Stop Online Piracy Act (SOPA)

SOPA and its counterpart in the US-Senate, PROTECT IP would he government to obtain blocking orders without an adversary proceeding against Web sites with copyright infringements. The order may target internet access providers, search engines, DNS providers, advertisers and others. SOPA will address non-US providers too.

In addition, SOPA allowing injunctions against tools that could be used to circumvent the blocking orders. At first Firefox add-ons like MAFIAAFire, ThePirateBay Dancing or DeSOPA became illegal. The U.S. Department of Homeland Security has already tried to remove MAFIAAFire from the Web (unsuccessfully so far).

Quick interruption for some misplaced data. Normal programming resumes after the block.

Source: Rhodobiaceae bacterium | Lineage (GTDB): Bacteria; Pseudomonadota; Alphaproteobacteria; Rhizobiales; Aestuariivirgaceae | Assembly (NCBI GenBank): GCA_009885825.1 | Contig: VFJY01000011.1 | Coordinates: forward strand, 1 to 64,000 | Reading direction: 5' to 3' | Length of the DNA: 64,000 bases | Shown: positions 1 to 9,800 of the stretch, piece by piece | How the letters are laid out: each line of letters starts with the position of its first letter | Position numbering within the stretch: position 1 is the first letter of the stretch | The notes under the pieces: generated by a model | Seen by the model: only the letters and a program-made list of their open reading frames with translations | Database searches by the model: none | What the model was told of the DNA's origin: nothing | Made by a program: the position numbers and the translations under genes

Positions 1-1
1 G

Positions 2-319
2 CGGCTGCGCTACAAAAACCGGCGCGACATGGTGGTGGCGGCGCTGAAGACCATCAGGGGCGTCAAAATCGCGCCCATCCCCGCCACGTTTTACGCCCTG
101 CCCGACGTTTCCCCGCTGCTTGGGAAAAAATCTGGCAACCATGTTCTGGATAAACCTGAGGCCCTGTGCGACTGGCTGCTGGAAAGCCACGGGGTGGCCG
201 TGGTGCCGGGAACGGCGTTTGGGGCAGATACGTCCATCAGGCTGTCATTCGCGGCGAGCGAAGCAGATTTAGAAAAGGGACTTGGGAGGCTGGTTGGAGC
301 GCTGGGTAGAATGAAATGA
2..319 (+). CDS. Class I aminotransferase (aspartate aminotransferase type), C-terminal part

But the anti-circumvention part of SOPA is not limited to Firefox add-ons. It targets anyone who:

knowingly and willfully provides or offers to provide a product or service designed or marketed by such entity...for the circumvention or bypassing of a Justice Department-erected blockade.

With this law the using of JonDonym and marketing for JonDonym may became illegal. But not only JonDonym is affected by this law. VPNs can also "bypass" a SOPA-established blockade and TorProject.org, which is funded in part by multiple federal US-agencies, is promoted for circumvent internet censorship too. Because Tor is widely used by US intelligence services and military it doesn't be a target for injunctions. But the law is not clear. It depends on the US government to use the law to prohibit a service or not.

More information about SOPA were published by EFF.org

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